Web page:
We decided that there is only 1 way to win the Tech-Soc trophy – we went with two hostel teams in Autonomous Robotics competition! It was a big risk because historically it had been an event where only a couple of teams had successfully completed the problem statement, but we took the risk. We started preparing very early and we sweated it out; I remember the first and second years literally toiling days and nights to get both of the bots working! It was an event laced with drama. On the D-day, in the first round, one of our bots didn’t work. Though the second bot worked great, we wanted to get the other bot working as soon as possible and win both the 1st and 2nd positions. We quickly went into trouble-shoot mode and got the first bot working (it was a minor glitch). The rest as people remember was history (sic!) and we cruised to victory. We won both the 1st and 2nd positions and we beat Tambi comprehensively to win the TechSoc 2010-11.

The lesson – “Do not believe the non-believers. If you think you can do it, charge ahead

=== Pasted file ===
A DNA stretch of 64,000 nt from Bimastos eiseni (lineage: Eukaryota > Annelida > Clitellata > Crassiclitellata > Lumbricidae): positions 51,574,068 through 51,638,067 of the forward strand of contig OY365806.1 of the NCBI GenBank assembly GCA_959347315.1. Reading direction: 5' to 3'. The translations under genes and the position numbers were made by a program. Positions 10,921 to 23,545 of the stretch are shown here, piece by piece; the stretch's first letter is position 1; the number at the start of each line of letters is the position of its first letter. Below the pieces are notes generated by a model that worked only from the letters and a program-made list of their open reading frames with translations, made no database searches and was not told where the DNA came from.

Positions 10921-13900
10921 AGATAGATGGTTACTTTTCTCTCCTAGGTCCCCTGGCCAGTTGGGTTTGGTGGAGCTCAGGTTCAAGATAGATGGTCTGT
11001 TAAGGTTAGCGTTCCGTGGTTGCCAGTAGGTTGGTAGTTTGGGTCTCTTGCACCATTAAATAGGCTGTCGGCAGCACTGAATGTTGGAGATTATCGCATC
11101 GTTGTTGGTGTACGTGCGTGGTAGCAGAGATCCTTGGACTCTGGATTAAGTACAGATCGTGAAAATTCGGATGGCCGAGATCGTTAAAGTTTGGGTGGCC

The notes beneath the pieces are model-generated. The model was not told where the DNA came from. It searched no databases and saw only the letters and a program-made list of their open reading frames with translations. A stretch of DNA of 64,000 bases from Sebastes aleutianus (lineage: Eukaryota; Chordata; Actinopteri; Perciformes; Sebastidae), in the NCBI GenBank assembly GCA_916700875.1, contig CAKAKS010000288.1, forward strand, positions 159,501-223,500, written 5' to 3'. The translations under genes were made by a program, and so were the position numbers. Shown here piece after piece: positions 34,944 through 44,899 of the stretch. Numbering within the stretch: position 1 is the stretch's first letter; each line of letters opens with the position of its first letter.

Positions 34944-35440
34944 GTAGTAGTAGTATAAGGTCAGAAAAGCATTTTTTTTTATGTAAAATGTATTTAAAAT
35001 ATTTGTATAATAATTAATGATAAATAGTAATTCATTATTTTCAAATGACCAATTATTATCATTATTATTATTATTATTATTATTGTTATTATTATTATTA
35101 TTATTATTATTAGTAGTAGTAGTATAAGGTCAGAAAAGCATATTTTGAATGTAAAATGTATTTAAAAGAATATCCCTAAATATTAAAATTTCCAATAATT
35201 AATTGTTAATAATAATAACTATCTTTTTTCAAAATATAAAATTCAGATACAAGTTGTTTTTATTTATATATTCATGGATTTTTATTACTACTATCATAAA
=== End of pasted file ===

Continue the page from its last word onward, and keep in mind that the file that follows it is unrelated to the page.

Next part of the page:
So, anyone who is confused that how will building a bot/RC car/contraption for Shaastra or TechSoc help him in a finance job or how will participating in FSAE, Robocon, IARC will help you in consulting, the technical skill might not. But, let me tell you that the life-skill will surely help you whatever path you take up.

These life-lessons are the most precious takeaways of my tech journey. The prizes, the certificates and the accolades might wither away, but these experiences will stay with me forever.

Cheers!

Koustuv “Moral” Roy graduated with a B.Tech in 2012. He was an Events Core for Shaastra 2011 and also the Technical Affairs Secretary for Narmada. He is presently a Business Analytics Associate with ZS Associates, Gurgaon.